Of course knowledge is power, but food and tools have to be available to put it into practice. Nutritious green vegetables, for instance, are easily grown in hessian or gunny sack bags. These gardens are put together with a sack, soil, an old pipe and gravel. Easy to make, using less water, space efficient, mobile, and able to grow a variety of greens, the gunny sack gardens are now being grown in preschools and home gardens in Emali, and provide much needed variety and nutrition for young children.
For Mother’s Day in New Zealand, Kiwi landscape designer Xanthe White has created easy to follow instructions so Kiwi families can experience the satisfaction of wholesome home-grown veggies by making their own Kenyan-inspired gunny sack garden. http://bit.ly/Gunny-Garden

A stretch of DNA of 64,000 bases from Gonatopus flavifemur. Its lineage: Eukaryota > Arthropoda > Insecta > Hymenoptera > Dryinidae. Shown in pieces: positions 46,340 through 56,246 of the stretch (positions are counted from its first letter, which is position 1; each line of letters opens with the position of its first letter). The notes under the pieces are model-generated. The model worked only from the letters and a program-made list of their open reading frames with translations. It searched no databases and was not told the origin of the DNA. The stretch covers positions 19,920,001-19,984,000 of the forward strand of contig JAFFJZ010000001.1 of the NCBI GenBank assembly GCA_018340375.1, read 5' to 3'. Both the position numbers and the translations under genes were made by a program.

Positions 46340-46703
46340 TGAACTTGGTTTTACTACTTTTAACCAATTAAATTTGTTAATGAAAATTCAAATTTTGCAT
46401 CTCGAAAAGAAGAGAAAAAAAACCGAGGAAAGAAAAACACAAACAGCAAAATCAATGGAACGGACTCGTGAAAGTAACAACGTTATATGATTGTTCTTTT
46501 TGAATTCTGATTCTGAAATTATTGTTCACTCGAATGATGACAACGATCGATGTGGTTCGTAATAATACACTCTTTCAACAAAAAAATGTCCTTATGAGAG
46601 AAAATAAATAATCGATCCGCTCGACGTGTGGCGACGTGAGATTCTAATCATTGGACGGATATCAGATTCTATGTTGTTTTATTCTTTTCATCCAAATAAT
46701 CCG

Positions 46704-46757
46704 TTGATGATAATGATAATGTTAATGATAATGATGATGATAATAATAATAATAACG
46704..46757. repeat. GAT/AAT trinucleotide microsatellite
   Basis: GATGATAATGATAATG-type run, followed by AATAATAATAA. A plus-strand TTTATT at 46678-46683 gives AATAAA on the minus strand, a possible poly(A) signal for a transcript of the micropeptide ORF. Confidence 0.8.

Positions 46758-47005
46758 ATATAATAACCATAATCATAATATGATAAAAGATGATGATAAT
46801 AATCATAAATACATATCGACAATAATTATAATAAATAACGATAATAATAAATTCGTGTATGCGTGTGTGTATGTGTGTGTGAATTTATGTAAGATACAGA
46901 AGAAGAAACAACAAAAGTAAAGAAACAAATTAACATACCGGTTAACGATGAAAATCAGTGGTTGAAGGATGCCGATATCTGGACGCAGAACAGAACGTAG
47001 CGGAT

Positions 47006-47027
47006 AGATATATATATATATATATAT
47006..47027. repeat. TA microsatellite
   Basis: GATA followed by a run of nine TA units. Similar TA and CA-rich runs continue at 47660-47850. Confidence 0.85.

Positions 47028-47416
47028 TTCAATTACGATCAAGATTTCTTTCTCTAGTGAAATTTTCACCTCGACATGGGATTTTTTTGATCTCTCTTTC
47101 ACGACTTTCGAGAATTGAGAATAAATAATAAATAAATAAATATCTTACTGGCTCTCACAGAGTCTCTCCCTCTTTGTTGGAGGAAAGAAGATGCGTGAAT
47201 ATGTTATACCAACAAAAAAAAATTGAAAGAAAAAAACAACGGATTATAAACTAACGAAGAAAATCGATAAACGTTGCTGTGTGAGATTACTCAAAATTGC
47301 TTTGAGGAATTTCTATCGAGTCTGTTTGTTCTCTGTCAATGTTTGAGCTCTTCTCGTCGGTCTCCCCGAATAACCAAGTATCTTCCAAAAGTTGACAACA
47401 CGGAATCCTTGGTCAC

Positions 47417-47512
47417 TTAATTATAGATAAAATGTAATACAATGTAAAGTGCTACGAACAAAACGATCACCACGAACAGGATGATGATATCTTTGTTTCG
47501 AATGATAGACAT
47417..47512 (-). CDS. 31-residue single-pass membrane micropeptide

As well as creating your own gunny sack garden, you can buy the gift of a nutritional training voucher for a mum in Kenya, or veggie seeds or chickens, or any number of gifts via ChildFund Gifts that Grow to help give children a better start in life. Because as every mum knows, the best gift for Mother’s Day is a happy healthy child. You can find out more about Gifts that Grow for Mother’s Day and ChildFund’s work at www.childfund.org.nz
Kiri Carter works for ChildFund NZ, the New Zealand branch of ChildFund, an international child supporting charity organisation. Kiri says, “I’ve seen firsthand what extreme poverty looks like for children. Through no fault of their own children suffer. As my mum used to say ‘we don’t choose the bed we’re born in’. But we can choose to help, to make a difference.”
When was the last time you fiddled with your fork and drew a picture in the last bits of sauce on your plate? If it was the last time you had a plate in front of you, you’d be in good company. Drawing in our plates is a form of food play we can all relate to, and it’s a good place to start with kids, too.